Hot Barre and Punk Rope: These are the Weirdest Fitness Trends of 2015

 ,  |  Updated: December 02, 2014 19:48 IST

Hot Barre and Punk Rope: These are the Weirdest Fitness Trends of 2015
Aerial yoga, treadmill classes and skipping with attitude ... what are set to be the strangest ways of getting fit in 2015?

Zumba is on its way out, and Soul Cycle has a rival. What will be the hot fitness trends of 2015?

Body weight training

The mere mention of the words "plank, burpee and push-up" can send some people into sweat, but get ready for them because according to the American College of Sports Medicine, Body Weight training will be the biggest fitness craze for 2015.

The Worldwide Survey of Fitness Trends for 2015: What's Driving the Market claimed Body Weight training - using your own body weight as resistance to movement - has knocked high-intensity interval training off the No 1 spot (it dropped to second place) as the most popular form of exercise. It's popular because it requires no gym membership and no costly gym equipment, and it gets results. So amid the pain of those planks, just remember it is the cheapest form of torture.

Plank pose - using your own body weight as resistance.
Plank pose - using your own body weight as resistance.Photograph: Trista Weibell/Getty Images
Treadmill classes

Could this be Soul Cycle's successor? The new workout is essentially boot camp on a treadmill, and ensures no slacking off or mindlessly flicking through the latest gossip magazine while walking at a leisurely pace on the treadie. New York's first treadmill running studio, The Mile High Run Club, opened in November and according to a New York Times article, it won't be long until there are plenty of competitors opening treadmill "boutiques". The classes combine high-intensity intervals and incline training, with floor work including kettle bells, lunges and squats. Like Soul Cycle, the classes are designed to not only burn calories but also burn a hole in your pocket - classes in the US cost about $US34 a pop.

Jessica Desmond, an instructor at the Mile High Run Club (MHRC), leads a class in a Manhattan borough of New York November 14, 2014. A New York City fitness studio is following fast on the heels of the indoor cycling, or spin, craze by beckoning outdoor runners to come in from the cold for group treadmill classes.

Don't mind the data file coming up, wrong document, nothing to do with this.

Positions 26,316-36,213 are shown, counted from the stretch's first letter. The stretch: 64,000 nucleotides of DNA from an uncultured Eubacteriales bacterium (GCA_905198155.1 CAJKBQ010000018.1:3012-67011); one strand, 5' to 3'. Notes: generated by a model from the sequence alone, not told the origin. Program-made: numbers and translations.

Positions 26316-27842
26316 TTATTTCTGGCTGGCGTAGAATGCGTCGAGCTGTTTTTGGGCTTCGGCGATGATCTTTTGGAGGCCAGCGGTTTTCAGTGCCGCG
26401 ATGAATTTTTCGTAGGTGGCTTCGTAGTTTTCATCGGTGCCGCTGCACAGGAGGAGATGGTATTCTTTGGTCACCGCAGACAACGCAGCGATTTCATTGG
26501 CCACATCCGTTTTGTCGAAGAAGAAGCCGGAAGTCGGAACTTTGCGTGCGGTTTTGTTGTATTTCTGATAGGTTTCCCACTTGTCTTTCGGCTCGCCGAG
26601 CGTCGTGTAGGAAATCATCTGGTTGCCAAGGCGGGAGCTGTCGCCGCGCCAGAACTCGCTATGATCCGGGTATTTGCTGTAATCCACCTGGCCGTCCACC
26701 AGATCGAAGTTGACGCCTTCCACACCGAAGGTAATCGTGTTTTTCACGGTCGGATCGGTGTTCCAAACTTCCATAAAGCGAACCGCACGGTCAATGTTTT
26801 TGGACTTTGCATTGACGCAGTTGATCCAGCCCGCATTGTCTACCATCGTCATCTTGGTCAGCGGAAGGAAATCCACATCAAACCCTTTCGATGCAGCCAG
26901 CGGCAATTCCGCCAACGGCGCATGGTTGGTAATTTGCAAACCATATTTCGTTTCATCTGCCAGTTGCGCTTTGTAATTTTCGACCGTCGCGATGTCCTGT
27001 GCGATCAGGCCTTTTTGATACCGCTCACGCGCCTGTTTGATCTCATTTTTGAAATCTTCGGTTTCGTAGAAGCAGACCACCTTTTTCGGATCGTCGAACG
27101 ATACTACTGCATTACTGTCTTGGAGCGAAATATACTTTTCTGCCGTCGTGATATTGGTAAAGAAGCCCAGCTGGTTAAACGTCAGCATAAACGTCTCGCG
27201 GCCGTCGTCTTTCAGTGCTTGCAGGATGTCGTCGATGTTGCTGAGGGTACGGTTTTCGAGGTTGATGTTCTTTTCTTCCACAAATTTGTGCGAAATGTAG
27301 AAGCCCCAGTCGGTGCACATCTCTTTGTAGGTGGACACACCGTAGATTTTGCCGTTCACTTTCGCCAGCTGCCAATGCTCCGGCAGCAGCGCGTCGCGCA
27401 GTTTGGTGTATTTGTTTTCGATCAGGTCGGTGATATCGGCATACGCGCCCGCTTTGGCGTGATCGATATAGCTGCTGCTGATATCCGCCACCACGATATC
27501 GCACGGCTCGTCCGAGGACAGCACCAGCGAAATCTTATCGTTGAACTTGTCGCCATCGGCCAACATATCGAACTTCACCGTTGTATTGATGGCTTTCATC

A Mile High Run Club class in New York.Photograph: Brendan McDermid/Reuters
Punk rope

Remember skipping at school? Well, the lunchtime pursuit is now apparently cool for grown-ups.


"It's intense and challenging but also a lot of fun so it distracts them," says Tim Haft, creator of a jump rope method, punk rope. "Some people say they feel like they are five years old again".

Punk rope, which operates across America and has just launched in Britain, has its sights set on Australia and New Zealand next. "I think the trend of fun, alternative fitness will continue to grow."

Haft says classes - which can burn 600 calories an hour - are interactive and always themed to music or an event such as the 80s or Australia Day. Costumes are encouraged at all classes.

Skipping is hip again in 2015.
Skipping will be hip again in 2015.Photograph: Alamy
Hot barre

Hot barre - classical ballet moves in a heated room to 40 degrees - is 2015's Bikram yoga.

Fans say hot barre gives you a much deeper stretch, and helps with detox and releasing toxins. The trend has taken off in New York and Los Angeles, with classes such as Figure 4 Farenheit proving popular. Some devotees say while it ruins their hair for the rest of the day, the limb-burning moves in a furnace-like room put them on a natural high.

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Aerial yoga

Instead of performing yoga sequences on the floor, traditional poses are done in a piece of a silk cloth similar to a hammock or a yoga swing which is suspended from the ceiling. Described as a fun fusion of yoga and aerial arts, aerial yoga, or anti-gravity yoga, can have plenty of benefits - the weightless poses, flips and flows help to strengthen your core, stretch tight muscles and can aid in relieving aching joints.


Jessica Desmond, an instructor at The Mile High Run Club, leads a treadmill class in a Manhattan last month. Photograph: Brendan McDermid/Reuters


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